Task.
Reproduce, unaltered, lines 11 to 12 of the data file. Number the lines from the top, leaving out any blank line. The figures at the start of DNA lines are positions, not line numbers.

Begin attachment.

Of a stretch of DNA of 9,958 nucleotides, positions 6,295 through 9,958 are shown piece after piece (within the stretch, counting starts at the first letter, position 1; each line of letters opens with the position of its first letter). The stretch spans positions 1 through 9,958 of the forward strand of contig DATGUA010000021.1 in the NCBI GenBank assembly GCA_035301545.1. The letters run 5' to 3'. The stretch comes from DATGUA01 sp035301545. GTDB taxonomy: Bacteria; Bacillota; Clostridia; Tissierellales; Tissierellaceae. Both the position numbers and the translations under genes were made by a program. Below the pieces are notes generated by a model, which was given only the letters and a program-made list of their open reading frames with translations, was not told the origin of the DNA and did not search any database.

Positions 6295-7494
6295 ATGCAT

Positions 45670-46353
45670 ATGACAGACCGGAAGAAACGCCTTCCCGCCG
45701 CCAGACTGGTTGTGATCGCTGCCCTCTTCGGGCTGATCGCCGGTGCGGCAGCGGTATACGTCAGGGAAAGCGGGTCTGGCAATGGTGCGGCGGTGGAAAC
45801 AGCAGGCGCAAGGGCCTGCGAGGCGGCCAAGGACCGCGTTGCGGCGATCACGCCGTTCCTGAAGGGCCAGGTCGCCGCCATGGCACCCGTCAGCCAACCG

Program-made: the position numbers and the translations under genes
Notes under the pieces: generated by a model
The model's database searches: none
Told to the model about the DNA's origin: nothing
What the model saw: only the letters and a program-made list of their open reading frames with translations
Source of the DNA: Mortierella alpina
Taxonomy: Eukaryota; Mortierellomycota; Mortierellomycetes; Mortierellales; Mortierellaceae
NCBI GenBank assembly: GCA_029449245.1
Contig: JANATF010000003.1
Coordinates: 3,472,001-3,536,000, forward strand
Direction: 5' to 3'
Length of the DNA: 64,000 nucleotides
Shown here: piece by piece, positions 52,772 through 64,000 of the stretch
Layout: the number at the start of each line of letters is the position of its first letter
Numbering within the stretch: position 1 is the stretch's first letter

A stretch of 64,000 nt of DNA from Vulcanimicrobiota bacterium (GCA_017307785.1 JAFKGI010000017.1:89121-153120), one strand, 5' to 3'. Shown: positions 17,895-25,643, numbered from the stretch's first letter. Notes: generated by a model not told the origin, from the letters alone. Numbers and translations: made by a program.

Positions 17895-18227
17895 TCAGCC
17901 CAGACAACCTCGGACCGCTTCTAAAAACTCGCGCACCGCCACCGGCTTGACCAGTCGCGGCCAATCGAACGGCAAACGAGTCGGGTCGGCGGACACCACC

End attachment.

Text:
Told to the model about the DNA's origin: nothing
What the model saw: only the letters and a program-made list of their open reading frames with translations